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Some 40 million Americans experience anxiety disorders. The most common include obsessive compulsive disorder (OCD), generalized anxiety disorder (GAD), post-traumatic stress disorder, panic disorder and various phobias.
Transcript: Anxiety disorders are much different than the normal anxiety we all experience on occasion. Instead,...
Anxiety disorders are much different than the normal anxiety we all experience on occasion. Instead, these mental illnesses last at least six months and affect a person's ability to lead a normal life. Generally, anxiety disorders are classified into SIX categories: Specific phobias, social phobias, post-traumatic stress disorder, panic disorder, obsessive-compulsive disorder and generalized anxiety disorder. While some individuals have symptoms of more than one anxiety disorder, most fall largely in one distinct group. Affecting some 19.2 million Americans, phobias are the most common anxiety disorder. A phobia is an intense fear of a specific situation or thing. Some of the most common phobias include fear of heights, flying, dogs, highway driving, water, tight spaces, and blood. While people with phobias tend to know their fears are irrational, they often have trouble facing them. A similar disorder, social phobia, is overwhelming embarrassment or fear surrounding normal social situations. About 15 million Americans have social phobias, which can be as distinct as eating in front of others and as broad as being around anyone other than close family. Often, social phobias manifest physically as blushing, trembling, and trouble talking. And no matter what the phobia, it may produce what is known as a panic attack. Panic attacks are the cornerstone of another anxiety disorder called Panic Disorder. For the 6 million Americans with Panic Disorder, intense fear is accompanied by unexpected and severe physical symptoms. These symptoms, or panic attacks, may manifest as dizziness, shortness of breath, chest pain, and a racing heart. Ironically, it is often the fear of having a panic attack that causes one to occur. Another well-known anxiety disorder is Obsessive-Compulsive Disorder, or OCD, which affects about 2.2 million adults. People with OCD tend to become focused on a disturbing or frightening thought, called an obsession. An OCD sufferer will then create an elaborate ritual, or compulsion, to cope with the obsession. Sometimes an obsession - like avoiding germs - matches the compulsion, like repeated hand washing. But sometimes, the two don't seem to relate at all. For example a person may believe that repeatedly checking, touching, or counting things will ensure that a loved one doesn't die. A fifth anxiety issue - Post-Traumatic Stress Disorder - follows from a traumatic event, like military combat or sexual assault. The 7.7 million Americans with PTSD relieve their trauma through flashback. They often become emotionally numb, losing interest in previously enjoyable activities. Conversely, Generalized Anxiety Disorder, or GAD, is a mental illness that often exists for little or no reason. People with GAD spend each day filled with intense worry or tension about day-to-day life. For the 6.8 million Americans with the disorder, it can be tough to sleep, eat, or ever feel relaxed. If any of these symptoms sound familiar to you, make an appointment to speak with your doctor about anxiety disorders!More »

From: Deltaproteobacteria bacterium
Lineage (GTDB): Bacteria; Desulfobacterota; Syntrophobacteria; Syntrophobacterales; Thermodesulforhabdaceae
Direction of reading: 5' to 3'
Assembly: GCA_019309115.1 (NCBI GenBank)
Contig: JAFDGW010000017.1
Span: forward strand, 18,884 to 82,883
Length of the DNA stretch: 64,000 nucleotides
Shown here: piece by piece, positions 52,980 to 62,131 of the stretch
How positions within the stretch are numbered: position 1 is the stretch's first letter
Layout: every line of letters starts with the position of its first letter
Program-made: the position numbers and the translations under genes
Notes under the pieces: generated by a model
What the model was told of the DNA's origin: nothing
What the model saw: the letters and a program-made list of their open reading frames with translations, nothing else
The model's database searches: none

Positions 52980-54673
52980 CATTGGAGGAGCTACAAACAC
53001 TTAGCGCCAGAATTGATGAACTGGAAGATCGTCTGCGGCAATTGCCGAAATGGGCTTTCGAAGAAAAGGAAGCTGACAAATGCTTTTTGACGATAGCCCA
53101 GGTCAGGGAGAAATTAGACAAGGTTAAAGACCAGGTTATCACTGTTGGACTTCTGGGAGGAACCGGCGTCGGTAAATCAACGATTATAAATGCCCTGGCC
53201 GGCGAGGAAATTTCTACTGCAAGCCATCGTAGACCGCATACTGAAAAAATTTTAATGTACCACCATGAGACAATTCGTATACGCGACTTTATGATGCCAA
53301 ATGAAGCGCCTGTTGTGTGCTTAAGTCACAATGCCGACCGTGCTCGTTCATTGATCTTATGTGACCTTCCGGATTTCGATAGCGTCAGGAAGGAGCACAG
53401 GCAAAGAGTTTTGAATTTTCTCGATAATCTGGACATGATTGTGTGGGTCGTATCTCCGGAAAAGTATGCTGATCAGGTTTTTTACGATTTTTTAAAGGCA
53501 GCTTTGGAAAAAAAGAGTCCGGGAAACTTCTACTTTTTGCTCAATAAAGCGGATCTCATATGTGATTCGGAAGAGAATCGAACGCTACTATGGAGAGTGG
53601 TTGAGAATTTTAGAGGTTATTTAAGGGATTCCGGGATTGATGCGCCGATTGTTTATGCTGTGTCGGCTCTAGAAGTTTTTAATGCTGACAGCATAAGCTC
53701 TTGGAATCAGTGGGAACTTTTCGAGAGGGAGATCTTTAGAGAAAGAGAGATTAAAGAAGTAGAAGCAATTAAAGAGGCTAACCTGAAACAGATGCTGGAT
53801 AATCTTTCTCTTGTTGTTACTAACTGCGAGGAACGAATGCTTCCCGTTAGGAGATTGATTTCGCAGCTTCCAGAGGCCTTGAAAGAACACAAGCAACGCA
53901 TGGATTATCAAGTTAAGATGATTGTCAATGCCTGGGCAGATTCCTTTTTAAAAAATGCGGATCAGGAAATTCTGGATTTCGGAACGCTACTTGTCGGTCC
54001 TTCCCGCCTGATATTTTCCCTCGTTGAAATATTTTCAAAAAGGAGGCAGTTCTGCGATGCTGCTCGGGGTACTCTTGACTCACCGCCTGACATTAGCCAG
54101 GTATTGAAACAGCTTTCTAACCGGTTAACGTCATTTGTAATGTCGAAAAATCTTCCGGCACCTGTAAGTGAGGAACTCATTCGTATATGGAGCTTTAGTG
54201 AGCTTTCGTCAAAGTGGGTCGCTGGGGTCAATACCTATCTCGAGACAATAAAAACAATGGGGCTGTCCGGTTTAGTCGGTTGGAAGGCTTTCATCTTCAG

Last Modified: 2013-10-02 | Tags »